A 1,300-calorie-per-day diet is considered low in calories, but sufficient to provide you with adequate nutrients when you're trying to lose weight. However, for some women, especially those who are young and active, or those with a significant amount of weight to lose, this diet may prove a little too low in energy and leave them feeling a weak and deprived. The right amount of calories depends on your age, activity level, hormones and genetics. How much weight you'll lose per week using a 1,300-calorie plan depends on how many calories you burn each day, but for many women it will create the 500- to 1,000-calorie deficit required for a loss of 1 to 2 pounds per week.
Video of the Day
When you restrict yourself to 1,300 calories daily, pay close attention to the calories you do eat. You don't have much space in your meals for empty calories from sugar, refined grains, or saturated or trans fats.This means sweets, ice cream, fatty meats and even add-ons, such as coffee creamer and butter, are off the menu.
Instead, focus on fresh vegetables, low-fat dairy, lean protein, whole grains and moderate portions of fruit. According to the U.S. Department of Agriculture SuperTracker, which bases its nutrient recommendations on the Dietary Guidelines for Americans, you should get about 2 cups of vegetables, 1 1/2 cups of fruit, 3 cups of dairy, 5 ounces of protein and 5 ounces of whole grains daily. The foods you choose within these categories should be low-calorie, but high in nutrients. With a 1,300-calorie-per-day limit, you'll avoid creamy salad dressings, sour cream and fatty sauces with these meals.
Sample Breakfasts for Women on 1,300 Calories
Don't skip meals, especially breakfast, to save calories. Skipping can leave you hungry so you eat too much at the next sitting. Breakfasts include between 300 and 400 calories, depending on how much you plan on snacking later.
Ideas for breakfast include one poached egg, a slice of whole-wheat toast, an apple and a cup of skim milk; a cup of cooked oatmeal with a teaspoon of brown sugar, 1 cup blueberries and 1 cup skim milk; or a cup of raisin bran with a cup of skim milk and half a banana. These breakfasts have minimal "empty" calories and offer a serving of dairy, fruits and about a quarter of your whole-grain needs.
Lunches and Dinners on 1,300 Calories a Day
Each meal should contain just 2 to 3 ounces of protein, which could be 2 ounces of chicken or lean meat, 2 ounces of fish, a tablespoon of nut butter or 1/4 cup of cooked beans, such as black or pinto. Keep your grain servings, such as brown rice, whole-grain pasta or barley, to 1/2 cup. One slice of whole-grain bread counts as a 1-ounce serving of grains too. Stick to leafy, watery vegetables -- 1 cup of steamed broccoli or asparagus or 2 cups of raw, leafy salad greens count as a cup serving.
Meals that meet your 300- to 400-calorie restriction include: 2 ounces of deli turkey on two slices of whole-grain bread with 1 ounce of low-fat cheddar cheese,1/2 cup of sliced raw carrots and 1 cup of low-fat plain yogurt; a salad with 2 cups of romaine lettuce, one chopped bell pepper, 1/4 cup of shredded cheddar cheese, 1/4 cup of cooked black beans and salsa as dressing with a cup of vegetable soup on the side; or 3 ounces of broiled salmon with 1/2 cup wild rice and 1 cup of steamed snow peas.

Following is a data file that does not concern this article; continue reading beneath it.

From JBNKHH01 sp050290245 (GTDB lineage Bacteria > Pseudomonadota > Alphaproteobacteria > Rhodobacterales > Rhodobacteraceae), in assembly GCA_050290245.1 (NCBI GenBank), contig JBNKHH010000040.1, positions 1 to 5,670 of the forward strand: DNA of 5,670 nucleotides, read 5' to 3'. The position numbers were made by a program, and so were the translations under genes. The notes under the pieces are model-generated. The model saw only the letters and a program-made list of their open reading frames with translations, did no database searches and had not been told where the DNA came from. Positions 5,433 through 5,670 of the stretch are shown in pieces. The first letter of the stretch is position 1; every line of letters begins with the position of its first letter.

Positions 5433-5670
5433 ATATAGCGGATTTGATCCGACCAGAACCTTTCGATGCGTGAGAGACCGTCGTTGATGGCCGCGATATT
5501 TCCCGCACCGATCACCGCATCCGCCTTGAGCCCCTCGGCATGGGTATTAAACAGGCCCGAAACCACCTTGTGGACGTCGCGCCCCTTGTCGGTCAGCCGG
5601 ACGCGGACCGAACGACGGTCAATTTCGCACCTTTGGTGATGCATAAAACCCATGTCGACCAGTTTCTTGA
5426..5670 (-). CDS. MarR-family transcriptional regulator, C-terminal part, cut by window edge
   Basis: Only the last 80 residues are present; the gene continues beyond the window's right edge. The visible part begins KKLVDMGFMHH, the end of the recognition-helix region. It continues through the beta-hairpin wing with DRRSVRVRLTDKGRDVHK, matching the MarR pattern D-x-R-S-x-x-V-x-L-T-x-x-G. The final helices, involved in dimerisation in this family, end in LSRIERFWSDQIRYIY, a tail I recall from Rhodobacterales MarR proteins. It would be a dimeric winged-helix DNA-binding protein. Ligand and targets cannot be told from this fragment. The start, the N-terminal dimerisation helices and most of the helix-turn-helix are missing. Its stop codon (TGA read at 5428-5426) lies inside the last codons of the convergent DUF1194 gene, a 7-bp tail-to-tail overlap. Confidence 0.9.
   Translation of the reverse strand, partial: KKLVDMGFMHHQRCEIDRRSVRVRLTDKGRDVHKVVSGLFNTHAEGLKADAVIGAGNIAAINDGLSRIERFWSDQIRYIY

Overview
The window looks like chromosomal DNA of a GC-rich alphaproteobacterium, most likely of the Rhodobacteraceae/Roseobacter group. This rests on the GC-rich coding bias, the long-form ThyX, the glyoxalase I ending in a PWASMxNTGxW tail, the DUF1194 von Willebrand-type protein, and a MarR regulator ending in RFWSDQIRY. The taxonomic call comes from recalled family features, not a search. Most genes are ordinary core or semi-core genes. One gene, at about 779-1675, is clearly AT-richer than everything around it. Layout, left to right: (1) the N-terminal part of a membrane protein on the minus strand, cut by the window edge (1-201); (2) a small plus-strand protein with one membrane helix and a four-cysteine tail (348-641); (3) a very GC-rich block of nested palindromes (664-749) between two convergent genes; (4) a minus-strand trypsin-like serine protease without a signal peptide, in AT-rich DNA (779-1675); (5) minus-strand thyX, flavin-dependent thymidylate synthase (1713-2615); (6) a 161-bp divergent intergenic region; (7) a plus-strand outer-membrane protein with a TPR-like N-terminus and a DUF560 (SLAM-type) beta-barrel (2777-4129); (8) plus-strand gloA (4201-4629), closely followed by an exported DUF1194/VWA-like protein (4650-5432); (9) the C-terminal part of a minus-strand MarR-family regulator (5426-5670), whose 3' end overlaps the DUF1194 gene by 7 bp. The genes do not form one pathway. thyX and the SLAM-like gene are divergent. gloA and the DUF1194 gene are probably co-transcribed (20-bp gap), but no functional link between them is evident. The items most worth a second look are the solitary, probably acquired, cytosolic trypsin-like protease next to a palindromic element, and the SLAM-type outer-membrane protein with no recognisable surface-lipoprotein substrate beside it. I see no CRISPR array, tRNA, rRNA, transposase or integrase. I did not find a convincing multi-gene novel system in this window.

Snacks to Round Out a 1,300-Calorie Meal Plan
Use snacks to fill in any nutritional gaps left by your meals. Have a whole piece of fruit to benefit from the fiber; enjoy a scant handful of nuts -- about 1/2 ounce -- for a serving of protein; or have an ounce of low-fat cheese with a few wheat crackers to help you meet your dairy and whole-grain requirements. How many calories you can eat in snacks depends on what you've had at other times during the day. If each of your meals contained 300 calories, you can enjoy two 200-calorie snacks. If you were closer to 400 calories at each meal, permit yourself just one 100-calorie snack.To keep track of your daily calories, use an online calorie-recording site.
FInding the Right Balance for You
If you trim your diet to 1,300 calories but aren't losing weight, don't automatically assume you need to reduce your calorie intake even more. Dipping below 1,200 calories consistently may decrease your metabolism and leave you feeling exceptionally deprived so you can't maintain it for any period of time. Your first step should be to determine if you really are consuming 1,300 calories per day. Measure your food using a food scale and measuring cups so that you aren't unknowingly eating more than you record.
If your numbers are on target, increase the amount of physical activity you do, to burn more calories. Add a 30-minute walk at lunchtime most days of the week; increase the intensity of your current routine; extend the time you spend jogging or cycling by 10 to 15 minutes -- or start an exercise program if you've been relying on diet alone to trim you down.
If you find that you're too weak to exercise while trying to maintain such a low number of calories, consider increasing your calorie intake slightly. A calorie deficit, especially without exercise, can lead to loss of valuable muscle mass, and muscles are essential to revving your metabolism and keeping you healthy.